Jacob G Hornberger at the Future of Freedom Foundation has a well written article detailing Monetary Destruction in America. It’s a bit of a long read, but worth the Constitutional and monetary education.
The Constitution made it crystal clear what the official money of the United States was to be when it called the federal government into existence. That money was to be gold coins and silver coins, not paper money.
Article 1, Section 10, of the Constitution, which is a restriction on the power of the states, states, “No State shall … coin Money; emit Bills of Credit; make any Thing but gold and silver Coin a Tender in Payment of Debts….”
What were “bills of credit”? That was the term used at that time for paper money. Through that provision in the Constitution, the Framers expressly prohibited the states from issuing paper money. It prohibited them from making anything but gold coins and silver coins legal tender or official money. It prohibited the states from issuing their own coins, leaving that power and responsibility to the federal government.
With respect to the federal government, Article 1, Section 8, states, “The Congress shall have Power …To coin Money, regulate the value thereof, and of foreign Coin…. To provide for the Punishment of counterfeiting the Securities and current Coin of the United States.”
Why wasn’t there an express prohibition on the power of the federal government to emit “bills of credit” or paper money? The reason is that the Constitution established a government of limited, enumerated powers. The federal government’s powers were limited to those listed in the Constitution. If a power wasn’t enumerated, it couldn’t be exercised. Since there was no power to issue paper money given to the federal government, it couldn’t exercise such power.
It was different with the states. Under the Constitution, they were to have whatever powers they wished to exercise, unless there was an express restriction on a particular power within the Constitution. That was why the Framers deemed it necessary to restrict the powers of the states when it came to money: no printing of paper money, no coining of money, and no making anything but gold coins and silver coins official money.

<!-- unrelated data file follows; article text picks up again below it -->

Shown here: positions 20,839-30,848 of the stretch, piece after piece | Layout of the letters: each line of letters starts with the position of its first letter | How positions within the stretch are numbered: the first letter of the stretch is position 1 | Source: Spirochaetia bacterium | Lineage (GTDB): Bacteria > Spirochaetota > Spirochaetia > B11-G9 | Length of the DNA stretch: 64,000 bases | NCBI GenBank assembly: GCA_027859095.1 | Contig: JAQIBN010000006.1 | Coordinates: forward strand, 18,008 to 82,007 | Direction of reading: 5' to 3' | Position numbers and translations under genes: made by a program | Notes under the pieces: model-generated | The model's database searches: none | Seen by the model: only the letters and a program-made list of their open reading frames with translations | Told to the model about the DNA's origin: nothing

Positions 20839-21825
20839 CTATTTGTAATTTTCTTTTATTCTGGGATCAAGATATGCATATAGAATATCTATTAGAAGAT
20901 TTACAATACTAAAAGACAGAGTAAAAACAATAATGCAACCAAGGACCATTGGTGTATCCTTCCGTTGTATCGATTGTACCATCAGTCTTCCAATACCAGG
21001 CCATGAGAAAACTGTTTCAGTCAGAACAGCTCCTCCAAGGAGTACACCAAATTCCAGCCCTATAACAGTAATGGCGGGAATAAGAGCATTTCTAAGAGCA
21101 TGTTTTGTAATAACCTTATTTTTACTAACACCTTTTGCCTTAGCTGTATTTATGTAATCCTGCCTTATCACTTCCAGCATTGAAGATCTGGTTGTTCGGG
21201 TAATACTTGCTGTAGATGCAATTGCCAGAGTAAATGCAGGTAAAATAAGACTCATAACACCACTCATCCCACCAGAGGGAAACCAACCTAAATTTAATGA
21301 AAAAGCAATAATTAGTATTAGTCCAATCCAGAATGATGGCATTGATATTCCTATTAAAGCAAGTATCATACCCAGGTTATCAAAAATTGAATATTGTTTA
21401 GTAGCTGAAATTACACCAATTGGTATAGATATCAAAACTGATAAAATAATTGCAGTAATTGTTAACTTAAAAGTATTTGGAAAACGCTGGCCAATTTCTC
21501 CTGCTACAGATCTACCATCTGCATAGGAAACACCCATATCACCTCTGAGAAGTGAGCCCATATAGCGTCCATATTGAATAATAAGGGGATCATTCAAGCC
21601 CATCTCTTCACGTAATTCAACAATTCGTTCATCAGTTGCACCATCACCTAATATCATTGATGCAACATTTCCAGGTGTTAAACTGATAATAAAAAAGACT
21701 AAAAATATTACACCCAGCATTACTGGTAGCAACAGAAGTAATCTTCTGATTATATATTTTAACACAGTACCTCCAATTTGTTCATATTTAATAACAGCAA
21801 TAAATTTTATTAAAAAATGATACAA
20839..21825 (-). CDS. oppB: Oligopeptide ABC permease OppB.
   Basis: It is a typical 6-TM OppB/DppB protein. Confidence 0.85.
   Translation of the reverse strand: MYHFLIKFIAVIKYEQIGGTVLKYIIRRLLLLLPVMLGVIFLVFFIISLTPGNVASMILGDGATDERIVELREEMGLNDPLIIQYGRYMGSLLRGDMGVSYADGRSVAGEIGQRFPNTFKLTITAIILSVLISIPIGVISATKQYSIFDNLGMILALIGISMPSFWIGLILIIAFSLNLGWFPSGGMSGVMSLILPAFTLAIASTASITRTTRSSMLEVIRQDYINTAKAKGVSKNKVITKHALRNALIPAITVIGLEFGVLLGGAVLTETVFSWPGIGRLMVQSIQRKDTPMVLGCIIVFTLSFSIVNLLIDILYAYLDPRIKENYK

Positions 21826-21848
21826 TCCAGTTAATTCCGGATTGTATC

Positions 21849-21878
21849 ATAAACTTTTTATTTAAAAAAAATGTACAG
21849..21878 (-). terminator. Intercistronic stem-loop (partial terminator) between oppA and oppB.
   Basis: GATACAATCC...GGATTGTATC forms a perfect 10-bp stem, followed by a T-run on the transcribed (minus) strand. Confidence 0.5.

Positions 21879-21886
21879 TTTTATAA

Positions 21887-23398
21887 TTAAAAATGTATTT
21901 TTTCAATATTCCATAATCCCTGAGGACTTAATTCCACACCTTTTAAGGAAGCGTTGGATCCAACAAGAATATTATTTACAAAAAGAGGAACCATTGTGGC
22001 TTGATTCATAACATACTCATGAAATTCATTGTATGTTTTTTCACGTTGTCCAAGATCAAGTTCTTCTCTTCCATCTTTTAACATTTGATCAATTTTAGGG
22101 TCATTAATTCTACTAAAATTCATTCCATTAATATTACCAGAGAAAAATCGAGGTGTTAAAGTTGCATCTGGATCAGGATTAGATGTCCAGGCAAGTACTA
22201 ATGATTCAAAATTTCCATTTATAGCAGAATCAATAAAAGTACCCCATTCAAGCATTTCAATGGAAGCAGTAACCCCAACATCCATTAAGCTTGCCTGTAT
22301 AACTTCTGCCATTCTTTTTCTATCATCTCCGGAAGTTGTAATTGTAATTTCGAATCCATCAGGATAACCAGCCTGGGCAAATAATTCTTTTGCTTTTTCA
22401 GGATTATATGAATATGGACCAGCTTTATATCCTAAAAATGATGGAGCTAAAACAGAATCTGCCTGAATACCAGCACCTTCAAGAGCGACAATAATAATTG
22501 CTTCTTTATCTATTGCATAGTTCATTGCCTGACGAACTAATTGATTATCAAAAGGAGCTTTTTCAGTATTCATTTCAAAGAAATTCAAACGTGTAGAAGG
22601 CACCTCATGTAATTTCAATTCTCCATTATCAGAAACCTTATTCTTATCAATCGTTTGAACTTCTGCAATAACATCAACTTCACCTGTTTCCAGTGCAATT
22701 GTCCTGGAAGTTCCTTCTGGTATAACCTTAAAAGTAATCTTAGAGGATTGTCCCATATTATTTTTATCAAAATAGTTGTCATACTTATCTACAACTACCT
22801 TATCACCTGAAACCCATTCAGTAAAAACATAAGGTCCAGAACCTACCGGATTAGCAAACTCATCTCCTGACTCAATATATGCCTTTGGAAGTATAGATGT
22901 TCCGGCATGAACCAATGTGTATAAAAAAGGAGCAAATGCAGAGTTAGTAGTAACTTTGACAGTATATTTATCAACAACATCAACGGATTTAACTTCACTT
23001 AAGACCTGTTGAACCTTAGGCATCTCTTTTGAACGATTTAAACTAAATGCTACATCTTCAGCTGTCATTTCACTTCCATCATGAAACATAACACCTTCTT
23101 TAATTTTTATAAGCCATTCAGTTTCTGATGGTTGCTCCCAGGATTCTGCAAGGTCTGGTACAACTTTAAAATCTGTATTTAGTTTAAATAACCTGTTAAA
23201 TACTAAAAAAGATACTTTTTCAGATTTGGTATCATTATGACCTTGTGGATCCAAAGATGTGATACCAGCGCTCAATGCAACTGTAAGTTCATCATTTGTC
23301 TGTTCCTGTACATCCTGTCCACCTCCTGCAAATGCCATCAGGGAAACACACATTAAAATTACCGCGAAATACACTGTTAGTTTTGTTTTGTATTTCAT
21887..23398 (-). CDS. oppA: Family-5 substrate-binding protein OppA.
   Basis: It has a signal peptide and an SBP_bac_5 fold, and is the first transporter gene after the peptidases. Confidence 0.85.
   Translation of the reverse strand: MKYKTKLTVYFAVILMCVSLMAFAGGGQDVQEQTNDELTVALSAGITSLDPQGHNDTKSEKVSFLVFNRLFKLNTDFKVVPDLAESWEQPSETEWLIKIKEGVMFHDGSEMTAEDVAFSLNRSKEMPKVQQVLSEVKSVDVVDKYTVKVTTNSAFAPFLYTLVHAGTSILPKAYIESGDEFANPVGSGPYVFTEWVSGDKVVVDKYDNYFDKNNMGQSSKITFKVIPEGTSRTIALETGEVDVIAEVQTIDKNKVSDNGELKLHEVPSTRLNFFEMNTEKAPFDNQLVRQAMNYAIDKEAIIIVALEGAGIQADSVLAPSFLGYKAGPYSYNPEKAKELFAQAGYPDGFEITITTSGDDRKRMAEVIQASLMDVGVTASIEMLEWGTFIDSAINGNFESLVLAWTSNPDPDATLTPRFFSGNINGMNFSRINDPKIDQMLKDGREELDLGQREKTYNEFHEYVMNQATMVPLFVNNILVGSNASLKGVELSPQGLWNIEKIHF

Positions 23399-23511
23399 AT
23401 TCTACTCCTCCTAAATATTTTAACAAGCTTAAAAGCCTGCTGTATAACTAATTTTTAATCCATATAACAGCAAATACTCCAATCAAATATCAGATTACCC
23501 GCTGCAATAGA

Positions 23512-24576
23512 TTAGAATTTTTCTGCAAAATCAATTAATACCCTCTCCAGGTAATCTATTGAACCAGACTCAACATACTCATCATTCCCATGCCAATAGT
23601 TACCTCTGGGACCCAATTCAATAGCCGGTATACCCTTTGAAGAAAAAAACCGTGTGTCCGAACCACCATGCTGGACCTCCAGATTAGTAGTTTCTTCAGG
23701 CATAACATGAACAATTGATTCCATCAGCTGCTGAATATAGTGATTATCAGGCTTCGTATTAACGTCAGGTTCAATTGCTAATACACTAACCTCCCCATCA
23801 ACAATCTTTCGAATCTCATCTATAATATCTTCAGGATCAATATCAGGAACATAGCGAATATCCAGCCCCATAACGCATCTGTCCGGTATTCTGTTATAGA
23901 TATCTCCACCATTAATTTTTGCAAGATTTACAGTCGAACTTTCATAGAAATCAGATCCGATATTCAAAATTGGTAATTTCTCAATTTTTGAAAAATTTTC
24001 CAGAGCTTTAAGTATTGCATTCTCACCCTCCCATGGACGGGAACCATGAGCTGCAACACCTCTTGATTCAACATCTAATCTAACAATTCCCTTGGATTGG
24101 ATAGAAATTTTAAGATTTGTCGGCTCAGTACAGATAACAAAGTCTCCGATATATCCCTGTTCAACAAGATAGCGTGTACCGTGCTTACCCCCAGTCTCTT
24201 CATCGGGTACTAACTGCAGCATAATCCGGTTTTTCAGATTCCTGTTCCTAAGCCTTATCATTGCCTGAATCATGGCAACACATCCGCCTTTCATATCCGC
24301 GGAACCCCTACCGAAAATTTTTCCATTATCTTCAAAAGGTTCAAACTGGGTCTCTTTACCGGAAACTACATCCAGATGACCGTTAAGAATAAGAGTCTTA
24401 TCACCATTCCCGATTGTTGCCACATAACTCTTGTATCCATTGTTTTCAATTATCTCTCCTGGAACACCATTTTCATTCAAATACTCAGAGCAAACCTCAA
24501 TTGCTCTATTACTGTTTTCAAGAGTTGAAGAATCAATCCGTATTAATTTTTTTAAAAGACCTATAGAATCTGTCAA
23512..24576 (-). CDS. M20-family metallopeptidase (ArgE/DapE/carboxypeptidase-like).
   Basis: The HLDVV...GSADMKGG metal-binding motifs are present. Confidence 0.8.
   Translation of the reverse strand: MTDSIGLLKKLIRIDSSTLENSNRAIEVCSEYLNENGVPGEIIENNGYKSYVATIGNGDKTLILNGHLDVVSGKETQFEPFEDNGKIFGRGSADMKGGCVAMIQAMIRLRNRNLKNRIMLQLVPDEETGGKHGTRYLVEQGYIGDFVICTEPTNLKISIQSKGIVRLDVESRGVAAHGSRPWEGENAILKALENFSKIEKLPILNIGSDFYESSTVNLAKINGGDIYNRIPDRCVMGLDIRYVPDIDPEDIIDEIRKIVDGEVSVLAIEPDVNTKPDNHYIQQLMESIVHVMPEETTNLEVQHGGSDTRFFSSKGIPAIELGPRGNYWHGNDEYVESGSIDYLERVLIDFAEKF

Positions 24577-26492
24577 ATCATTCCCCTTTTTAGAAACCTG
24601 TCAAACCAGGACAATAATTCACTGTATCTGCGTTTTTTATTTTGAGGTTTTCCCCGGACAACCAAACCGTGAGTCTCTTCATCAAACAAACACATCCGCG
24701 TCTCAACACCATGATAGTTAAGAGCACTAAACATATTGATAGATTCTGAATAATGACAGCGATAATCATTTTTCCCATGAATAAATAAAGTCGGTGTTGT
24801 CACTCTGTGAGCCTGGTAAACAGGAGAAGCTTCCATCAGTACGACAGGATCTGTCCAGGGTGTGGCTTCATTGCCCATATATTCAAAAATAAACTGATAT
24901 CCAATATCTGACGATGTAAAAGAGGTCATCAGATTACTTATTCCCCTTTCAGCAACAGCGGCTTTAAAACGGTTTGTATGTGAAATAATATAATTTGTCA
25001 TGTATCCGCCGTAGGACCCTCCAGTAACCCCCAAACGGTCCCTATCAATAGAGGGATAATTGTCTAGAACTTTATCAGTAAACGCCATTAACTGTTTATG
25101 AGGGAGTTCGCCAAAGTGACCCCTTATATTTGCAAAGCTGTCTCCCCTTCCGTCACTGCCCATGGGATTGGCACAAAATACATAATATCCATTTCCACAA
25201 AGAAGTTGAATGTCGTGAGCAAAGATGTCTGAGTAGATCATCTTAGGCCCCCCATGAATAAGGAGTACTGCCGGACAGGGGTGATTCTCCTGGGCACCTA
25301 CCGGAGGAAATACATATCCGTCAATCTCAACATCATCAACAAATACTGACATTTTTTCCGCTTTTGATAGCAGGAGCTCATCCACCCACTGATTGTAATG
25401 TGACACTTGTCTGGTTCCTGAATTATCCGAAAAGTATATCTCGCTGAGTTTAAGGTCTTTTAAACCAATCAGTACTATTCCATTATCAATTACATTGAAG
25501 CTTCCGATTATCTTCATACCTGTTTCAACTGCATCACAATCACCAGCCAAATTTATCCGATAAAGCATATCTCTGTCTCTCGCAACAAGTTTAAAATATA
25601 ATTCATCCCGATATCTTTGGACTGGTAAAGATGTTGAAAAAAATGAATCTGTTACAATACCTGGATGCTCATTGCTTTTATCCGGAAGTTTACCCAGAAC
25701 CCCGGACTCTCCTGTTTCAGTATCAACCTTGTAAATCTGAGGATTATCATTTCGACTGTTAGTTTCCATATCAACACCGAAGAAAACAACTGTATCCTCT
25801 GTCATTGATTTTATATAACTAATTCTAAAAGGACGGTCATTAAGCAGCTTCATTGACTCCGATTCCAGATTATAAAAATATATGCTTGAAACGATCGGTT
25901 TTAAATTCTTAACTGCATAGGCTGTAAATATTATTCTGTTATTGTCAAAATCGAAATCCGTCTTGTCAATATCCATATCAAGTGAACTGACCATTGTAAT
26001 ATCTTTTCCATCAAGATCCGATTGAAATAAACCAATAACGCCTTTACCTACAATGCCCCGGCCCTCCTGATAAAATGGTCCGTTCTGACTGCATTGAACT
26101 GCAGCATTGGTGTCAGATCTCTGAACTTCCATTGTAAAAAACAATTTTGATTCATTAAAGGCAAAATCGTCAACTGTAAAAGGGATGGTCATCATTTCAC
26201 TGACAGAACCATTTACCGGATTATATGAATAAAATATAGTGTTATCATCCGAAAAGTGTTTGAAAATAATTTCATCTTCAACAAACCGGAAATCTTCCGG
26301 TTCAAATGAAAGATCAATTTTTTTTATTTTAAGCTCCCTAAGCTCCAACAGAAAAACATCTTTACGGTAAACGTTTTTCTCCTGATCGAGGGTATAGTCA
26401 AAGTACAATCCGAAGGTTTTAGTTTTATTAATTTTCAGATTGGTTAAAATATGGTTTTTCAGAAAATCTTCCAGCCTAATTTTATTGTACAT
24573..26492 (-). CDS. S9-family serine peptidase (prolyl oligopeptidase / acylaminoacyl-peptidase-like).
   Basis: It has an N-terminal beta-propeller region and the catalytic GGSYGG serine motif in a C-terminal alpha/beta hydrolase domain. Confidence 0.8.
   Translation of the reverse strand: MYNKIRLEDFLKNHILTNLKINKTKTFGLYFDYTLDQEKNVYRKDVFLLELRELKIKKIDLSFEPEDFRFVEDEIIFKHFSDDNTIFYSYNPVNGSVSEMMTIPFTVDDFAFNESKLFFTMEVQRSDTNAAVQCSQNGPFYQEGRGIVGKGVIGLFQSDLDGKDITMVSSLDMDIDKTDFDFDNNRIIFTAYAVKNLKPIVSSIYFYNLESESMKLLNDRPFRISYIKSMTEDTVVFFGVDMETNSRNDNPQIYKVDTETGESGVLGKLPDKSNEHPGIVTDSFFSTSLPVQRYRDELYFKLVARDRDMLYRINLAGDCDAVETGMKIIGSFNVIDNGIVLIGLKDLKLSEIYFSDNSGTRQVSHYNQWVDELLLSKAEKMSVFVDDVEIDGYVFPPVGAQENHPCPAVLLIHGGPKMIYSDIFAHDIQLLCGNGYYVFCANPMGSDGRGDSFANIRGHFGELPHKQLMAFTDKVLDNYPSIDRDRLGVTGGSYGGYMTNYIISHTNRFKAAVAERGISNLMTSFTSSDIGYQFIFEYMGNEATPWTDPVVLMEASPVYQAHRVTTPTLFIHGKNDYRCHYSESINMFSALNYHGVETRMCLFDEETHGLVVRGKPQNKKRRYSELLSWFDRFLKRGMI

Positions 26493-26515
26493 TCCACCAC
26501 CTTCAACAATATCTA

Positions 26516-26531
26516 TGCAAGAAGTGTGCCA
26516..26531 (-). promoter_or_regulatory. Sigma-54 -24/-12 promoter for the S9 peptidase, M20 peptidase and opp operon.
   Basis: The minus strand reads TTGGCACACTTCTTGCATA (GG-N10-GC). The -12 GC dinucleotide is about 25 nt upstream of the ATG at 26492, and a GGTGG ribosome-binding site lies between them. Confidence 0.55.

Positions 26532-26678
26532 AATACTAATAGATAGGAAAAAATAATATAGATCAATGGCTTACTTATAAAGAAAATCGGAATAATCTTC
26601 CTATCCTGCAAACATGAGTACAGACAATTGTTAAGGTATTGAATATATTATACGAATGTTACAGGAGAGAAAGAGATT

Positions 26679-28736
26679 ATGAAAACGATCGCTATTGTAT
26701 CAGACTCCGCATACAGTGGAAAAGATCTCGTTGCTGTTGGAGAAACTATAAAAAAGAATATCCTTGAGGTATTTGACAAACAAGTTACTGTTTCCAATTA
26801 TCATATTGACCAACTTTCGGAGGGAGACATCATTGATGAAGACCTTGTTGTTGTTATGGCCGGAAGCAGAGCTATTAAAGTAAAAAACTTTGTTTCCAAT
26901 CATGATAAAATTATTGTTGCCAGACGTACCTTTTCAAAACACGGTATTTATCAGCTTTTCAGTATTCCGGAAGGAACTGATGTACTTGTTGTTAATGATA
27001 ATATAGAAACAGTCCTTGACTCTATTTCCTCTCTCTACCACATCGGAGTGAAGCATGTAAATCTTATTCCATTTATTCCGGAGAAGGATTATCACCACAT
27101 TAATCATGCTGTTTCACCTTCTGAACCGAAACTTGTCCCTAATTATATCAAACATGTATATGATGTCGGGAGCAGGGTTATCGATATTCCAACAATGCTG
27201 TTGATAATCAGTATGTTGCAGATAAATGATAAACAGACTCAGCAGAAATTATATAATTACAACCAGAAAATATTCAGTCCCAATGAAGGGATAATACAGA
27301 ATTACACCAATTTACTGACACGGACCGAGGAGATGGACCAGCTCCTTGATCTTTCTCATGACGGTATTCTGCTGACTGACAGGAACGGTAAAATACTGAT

The federal government, on the other hand, was given the power to coin money, not print money, and to regulate the value of such money. It was also given the power to punish people for counterfeiting “the Securities and current Coin of the United States.”
Article 1, Section 8 of the Constitution also gave Congress the power “To borrow Money on the credit of the United States.” That’s what counterfeiting “the Securities” of the Constitution was referring to — debt instruments of the United States, such as bills, notes, and bonds.
There is something important to realize about the federal government’s debt instruments: It was understood that they were not money or “legal tender” but rather promises to pay money — i.e., promises to pay gold coins and silver coins.
When we consider all of these constitutional provisions, it is easy to see that the Framers intended to establish a monetary system in which gold coins and silver coins were to be the official money of the United States. And, in fact, that is precisely what happened after the federal government was called into existence. The Coinage Act of 1792 established the first mint in Philadelphia for the purpose of issuing coins. The silver dollar was the first unit of money issued. That would be followed by the silver half-dollar, quarter-dollar, dime, and half-dime. Gold coins consisted of the $10 gold Eagle, $5 Half-Eagle, and $2.50 Quarter-Eagle.
That gold-coin, silver-coin system remained the monetary system of the United States for more than 125 years. It turned out to be the most stable monetary system in history, one that, along with no income taxation, no welfare state, no warfare state, no immigration controls, and very few economic regulations, played an important role in the tremendous rise in economic prosperity and rising standards of living in the United States throughout the 19th and early 20th centuries.
It is often said that America’s “gold standard” was a system in which paper money was “backed by gold.” Nothing could be further from the truth. There was no paper money. There were only debt instruments promising to pay gold and silver. The system was one in which gold coins and silver coins were the official money of the United States.
Why did our American ancestors have such a deep antipathy toward paper money? They knew that throughout history public officials had plundered and looted people through the use of paper money. To finance their ever-burgeoning expenses, public officials, of course, would first resort to tax increases. At some point, however, taxes would get so high that people would begin to resist, cheat, or, in extreme cases, violently revolt. That’s when kings and other regimes would resort to the printing press to finance their expenditures. They would simply crank up their printing presses, print whatever amount of money they needed, and go spend it.
The result would be a devaluation of everyone’s else’s money…(continues)